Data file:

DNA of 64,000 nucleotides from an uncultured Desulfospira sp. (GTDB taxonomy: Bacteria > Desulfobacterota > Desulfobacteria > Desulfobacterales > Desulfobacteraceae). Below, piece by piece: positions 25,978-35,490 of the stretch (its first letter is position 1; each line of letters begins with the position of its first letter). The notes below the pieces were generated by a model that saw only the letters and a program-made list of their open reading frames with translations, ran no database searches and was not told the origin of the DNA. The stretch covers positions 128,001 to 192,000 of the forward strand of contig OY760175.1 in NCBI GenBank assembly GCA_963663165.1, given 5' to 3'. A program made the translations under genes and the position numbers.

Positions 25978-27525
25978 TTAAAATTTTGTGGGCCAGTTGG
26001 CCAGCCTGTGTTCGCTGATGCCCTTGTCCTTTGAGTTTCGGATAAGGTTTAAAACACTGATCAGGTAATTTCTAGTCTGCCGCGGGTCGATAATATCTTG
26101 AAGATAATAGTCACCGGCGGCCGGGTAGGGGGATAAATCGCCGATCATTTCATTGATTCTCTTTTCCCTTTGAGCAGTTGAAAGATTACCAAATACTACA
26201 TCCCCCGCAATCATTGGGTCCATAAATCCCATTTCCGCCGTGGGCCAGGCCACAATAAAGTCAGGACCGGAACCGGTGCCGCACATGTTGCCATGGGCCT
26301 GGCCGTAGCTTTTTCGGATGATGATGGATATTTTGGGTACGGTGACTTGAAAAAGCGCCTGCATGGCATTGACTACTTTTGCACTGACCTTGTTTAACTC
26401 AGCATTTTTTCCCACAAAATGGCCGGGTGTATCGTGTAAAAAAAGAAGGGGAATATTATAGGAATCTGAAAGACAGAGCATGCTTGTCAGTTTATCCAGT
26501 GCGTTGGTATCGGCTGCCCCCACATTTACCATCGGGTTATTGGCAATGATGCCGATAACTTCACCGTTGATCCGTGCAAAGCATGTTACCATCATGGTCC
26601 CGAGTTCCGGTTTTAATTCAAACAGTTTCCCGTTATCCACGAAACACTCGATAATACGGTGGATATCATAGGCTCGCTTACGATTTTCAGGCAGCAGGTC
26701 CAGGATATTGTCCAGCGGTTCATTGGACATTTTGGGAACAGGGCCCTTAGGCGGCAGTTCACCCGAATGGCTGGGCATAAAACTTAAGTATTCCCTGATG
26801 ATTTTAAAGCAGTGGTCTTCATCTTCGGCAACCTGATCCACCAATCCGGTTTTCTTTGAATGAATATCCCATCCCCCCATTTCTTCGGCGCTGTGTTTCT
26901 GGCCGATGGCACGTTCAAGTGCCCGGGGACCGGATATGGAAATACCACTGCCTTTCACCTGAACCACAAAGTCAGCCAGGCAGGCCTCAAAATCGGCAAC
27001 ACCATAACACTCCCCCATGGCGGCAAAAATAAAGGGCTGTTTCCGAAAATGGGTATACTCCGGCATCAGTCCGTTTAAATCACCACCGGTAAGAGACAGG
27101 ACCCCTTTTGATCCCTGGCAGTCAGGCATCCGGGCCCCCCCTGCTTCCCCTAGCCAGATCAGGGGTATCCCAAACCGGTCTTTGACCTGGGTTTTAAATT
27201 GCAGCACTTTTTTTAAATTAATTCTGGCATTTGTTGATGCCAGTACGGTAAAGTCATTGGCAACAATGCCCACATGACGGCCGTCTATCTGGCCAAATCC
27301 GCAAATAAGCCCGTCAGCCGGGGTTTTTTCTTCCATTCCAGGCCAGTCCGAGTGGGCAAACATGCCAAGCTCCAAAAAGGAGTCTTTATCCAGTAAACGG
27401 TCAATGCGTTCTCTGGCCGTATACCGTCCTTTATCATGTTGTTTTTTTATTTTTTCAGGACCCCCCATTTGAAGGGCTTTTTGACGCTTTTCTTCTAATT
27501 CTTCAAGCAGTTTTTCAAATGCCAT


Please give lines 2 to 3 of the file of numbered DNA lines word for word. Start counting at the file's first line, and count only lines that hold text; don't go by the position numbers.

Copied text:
Positions 25978-27525
25978 TTAAAATTTTGTGGGCCAGTTGG